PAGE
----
The Monroe Historical Society hosts a variety of events during the course of the year.
Below is a listing of our upcoming events.
Worker on the Railroad: Peter McLachlan, a railway historian and engineer who ran trains into Stepney Depot on the old Berkshire Line, looks back at life as a railway man Jan. 7 when the book “Monroe Through Time II” is launched with a lunch in the Edith Wheeler Memorial Library in Monroe. The line between Bridgeport and Stepney was abandoned in 1963 although gravel trains ran through the Derby extension before service stopped a few years ago. Tickets for the book launch are $35 and cover a copy of the book and lunch—or $45 for a couple with one book and lunch for both. The tickets are available at the library and at the office of the town clerk at Town Hall. They are also available through Marven Moss at firstname.lastname@example.org and 203.268.2961.Proceeds go to the Monroe Historical Society to preserve Monroe’s heritage. The luncheon (noon to 2 p.m.) also premieres a documentary video: “The Lost Cave of Monroe,” produced by Mike Sandone, described in the book as “Monroe’s Indiana Jones.” A trove of Colonial-era artifacts uncovered with metal detectors by Monroe native son George Lattanzi also goes on display at the luncheon.
Monroe Historical Society collecting Christmas items
The Monroe Historical Society is collecting Christmas items as donations for next year’s (2018) Christmas Fair, a fundraising tradition at the One-Room Schoolhouse (circa 1790) on Wheeler Road.
Christmas tree ornaments, festive decorations, costumes, linens, toys, sleds, ice skates and other items associated with the holiday are needed—no Christmas tree stands, plants that require watering, nothing broken or damaged and only lights that are new in the box.
A spokesman for the society said: “Your generous donations help fund the society’s year-around activities. We couldn’t do it without you. While you are putting up your decorations or taking them down, think of us and share our mission to preserve Monroe’s historic legacy.”
Donations may be brought to the Beardsley Homestead (31 Great Ring Rd.) Tuesdays between 9:30 a.m. and 11:30 a.m. or arrangements for pickups made by calling 203.261.1383.
The society (est. 1959) is a volunteer-driven 501c3 nonprofit. Donations are tax deductible to the extent permitted by law. Printed receipts, listing items, are distributed to donors.
Monroe through Time II to be launched with Jan. 7 luncheon
A luncheon Jan. 7 at the Edith Wheeler Memorial Library introduces a new illustrated paperback called Monroe through Time II that chronicles:
A Ku Klux Klan rally in 1924 that drew 1,100 America-Firsters to a site where a Goodwill Store stands today
A neighborhood popularly called Punkups that disappeared when Lake Zoar was created in 1919
And the unsolved mystery of Capt. Nathan Seeley who was found dead in his barn in 1890 with a noose around his neck.
Tickets for the launch at the library (733 Monroe Turnpike, Route 111) are $35 and cover a copy of the book and lunch. The tickets are available at the library and at the office of the town clerk at Town Hall. They are also available through Marven Moss at email@example.com and 203.268.2961.
Proceeds go to the Monroe Historical Society to preserve Monroe’s heritage.
The luncheon (noon to 2 p.m.) also premieres a documentary video: “The Lost Cave of Monroe,” produced by Mike Sandone, described in the book as “Monroe’s Indiana Jones.”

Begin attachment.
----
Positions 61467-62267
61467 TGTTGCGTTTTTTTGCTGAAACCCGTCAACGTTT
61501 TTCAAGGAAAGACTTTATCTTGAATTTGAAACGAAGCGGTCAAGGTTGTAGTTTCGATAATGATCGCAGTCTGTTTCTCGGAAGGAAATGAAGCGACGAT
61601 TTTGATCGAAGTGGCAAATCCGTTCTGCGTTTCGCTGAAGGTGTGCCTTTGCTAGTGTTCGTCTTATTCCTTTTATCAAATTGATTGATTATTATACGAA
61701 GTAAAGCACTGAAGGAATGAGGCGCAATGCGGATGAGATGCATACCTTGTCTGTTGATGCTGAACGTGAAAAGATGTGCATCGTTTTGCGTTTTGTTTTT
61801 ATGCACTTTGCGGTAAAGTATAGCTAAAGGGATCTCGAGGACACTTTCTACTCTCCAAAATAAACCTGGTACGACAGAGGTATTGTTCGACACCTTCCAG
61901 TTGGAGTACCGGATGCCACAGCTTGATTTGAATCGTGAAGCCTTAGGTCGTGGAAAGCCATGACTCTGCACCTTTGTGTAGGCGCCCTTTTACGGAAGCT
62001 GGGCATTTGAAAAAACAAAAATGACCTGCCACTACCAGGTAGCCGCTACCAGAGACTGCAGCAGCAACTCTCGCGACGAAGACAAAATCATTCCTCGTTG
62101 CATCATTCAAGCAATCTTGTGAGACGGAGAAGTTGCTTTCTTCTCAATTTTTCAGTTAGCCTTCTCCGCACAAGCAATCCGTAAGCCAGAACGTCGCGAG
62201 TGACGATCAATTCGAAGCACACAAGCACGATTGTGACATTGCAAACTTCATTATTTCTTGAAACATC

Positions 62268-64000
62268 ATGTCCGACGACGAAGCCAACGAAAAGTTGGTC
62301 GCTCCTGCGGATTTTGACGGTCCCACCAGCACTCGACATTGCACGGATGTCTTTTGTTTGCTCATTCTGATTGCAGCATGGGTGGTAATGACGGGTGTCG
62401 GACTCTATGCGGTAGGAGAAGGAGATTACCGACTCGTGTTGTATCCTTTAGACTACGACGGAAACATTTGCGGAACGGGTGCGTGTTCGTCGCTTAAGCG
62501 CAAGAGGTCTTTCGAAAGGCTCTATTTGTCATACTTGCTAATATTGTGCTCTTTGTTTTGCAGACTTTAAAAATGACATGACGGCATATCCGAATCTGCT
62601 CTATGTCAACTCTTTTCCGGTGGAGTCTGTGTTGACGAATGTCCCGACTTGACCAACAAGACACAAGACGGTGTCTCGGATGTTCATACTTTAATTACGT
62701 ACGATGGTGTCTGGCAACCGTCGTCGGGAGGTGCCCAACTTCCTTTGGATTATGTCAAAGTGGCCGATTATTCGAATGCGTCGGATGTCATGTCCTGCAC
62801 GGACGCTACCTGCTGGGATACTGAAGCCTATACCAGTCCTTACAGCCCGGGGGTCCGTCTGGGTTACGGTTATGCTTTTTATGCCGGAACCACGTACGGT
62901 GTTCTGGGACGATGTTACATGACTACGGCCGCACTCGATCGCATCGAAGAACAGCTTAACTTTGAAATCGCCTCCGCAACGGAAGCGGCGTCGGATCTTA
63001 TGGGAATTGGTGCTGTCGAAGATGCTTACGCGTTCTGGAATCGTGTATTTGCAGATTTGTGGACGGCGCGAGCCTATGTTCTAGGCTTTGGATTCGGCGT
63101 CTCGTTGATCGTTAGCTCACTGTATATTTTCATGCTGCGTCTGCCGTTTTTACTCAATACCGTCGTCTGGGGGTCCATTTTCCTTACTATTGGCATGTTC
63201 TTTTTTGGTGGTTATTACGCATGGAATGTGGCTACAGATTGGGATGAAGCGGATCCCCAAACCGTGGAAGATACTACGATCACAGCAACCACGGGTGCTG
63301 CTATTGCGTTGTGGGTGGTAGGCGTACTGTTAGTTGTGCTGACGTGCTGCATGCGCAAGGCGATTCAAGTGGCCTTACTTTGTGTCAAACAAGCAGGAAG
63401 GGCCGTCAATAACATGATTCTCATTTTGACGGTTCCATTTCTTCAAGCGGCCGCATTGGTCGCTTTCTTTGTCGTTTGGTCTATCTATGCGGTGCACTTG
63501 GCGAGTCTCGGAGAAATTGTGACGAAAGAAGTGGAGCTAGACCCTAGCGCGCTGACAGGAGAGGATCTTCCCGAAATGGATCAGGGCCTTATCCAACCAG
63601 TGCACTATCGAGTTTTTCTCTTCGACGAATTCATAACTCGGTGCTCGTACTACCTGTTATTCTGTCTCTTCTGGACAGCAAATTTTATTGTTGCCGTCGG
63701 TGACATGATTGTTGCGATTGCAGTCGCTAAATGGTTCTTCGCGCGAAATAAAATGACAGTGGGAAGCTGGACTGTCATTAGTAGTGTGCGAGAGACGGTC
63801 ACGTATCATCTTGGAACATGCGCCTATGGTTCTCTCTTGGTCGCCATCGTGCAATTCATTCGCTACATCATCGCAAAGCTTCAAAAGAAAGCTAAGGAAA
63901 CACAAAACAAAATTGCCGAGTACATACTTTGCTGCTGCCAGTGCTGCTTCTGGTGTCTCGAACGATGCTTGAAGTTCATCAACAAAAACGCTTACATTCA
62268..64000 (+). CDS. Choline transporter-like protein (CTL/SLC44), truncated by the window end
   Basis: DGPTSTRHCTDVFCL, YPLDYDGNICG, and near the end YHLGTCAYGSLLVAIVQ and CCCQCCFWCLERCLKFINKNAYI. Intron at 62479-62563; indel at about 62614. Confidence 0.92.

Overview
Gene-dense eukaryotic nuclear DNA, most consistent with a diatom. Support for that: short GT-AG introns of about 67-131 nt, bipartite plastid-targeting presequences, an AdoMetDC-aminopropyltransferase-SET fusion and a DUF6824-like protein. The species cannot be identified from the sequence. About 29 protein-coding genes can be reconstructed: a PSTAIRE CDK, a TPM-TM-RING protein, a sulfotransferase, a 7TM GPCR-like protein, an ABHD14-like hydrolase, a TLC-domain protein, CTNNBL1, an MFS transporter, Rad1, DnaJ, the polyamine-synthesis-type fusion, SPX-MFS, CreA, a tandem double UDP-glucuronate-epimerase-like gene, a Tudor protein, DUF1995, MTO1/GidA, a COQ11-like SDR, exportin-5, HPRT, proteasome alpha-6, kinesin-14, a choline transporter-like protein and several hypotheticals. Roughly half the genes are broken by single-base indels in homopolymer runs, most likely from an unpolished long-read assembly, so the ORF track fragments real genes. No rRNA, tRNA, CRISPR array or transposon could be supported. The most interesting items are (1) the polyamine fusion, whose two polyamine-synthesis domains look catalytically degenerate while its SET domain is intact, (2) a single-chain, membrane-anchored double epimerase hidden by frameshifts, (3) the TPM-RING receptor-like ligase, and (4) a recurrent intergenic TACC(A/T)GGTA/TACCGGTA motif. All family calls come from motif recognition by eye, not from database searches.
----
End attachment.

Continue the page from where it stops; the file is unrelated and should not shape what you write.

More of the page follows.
Monroe Through Time II (Fonthill Media/Arcadia Publishing, 112 pages, illustrated) is a reprise, the second collaboration by Kevin Daly, John Babina and Marven Moss, availing themselves of the resources of the Monroe Historical Society and the World Wide Web. Daly provided the essential research, Babina, the contemporary photography, and Moss, the authorship. But they also worked individually and collectively across the full matrix of the manuscript.
Daly is a senior engineering manager in computer aided design and the incoming historian of the Monroe Historical Society. Babina is the founder of Monroe-based Radio Station WMNR and a retired engineer who worked on helicopter avionics, missile controls and surveillance satellites. Moss is a former New York Timesman and a past president of the Monroe Historical Society.
Their book is the fourth pictorial account of Monroe’s transformation from a Colonial farming village into a charming New England community offering a bucolic lifestyle with proximity to the upbeat rhythms of today’s bigger cities and their spheres of commerce and global culture.
The publication follows Monroe Through Time (also Fonthill Media, 96 pages, $22.99) and Images of America: Monroe (Arcadia Publishing, 1998, 126 pages, $19.99), also A Glimpse of Old Monroe (Monroe Sesquicentennial Commission, 1974, 118 pages, out-of-print).
In a new collection tapping Monroe’s rich historical fabric, Monroe Through Time II presents a number of previously-unpublished photographs, the legacy of the marvelous vitality of Frederick P. Sherman, and traces the hardscrabble life of the homesteaders, the tradesmen in their shops, the entrepreneurs of bygone days, the talented figures in arts and sports and even the fumes of scandal.
Also incorporated is the first comprehensive listing of virtually all of Monroe’s civic leadership since incorporation in 1823 and the presidents of the Monroe Historical Society since it was established in 1959.
Like its predecessor, the cover reproduces a segment of a David Merrill acrylic, this one depicting the Town Green and the old Town Hall erected in 1892 and the old library, both demolished in 1972. The artwork was made available courtesy of Merrill who used to play touch football on the Town Green in the 1950s and impishly inserted a football into the foreground of his rendering. The original hangs in the Town Hall.
In addition to the Jan 7 luncheon, the book has been designated for preferred placement in Barnes & Noble stores.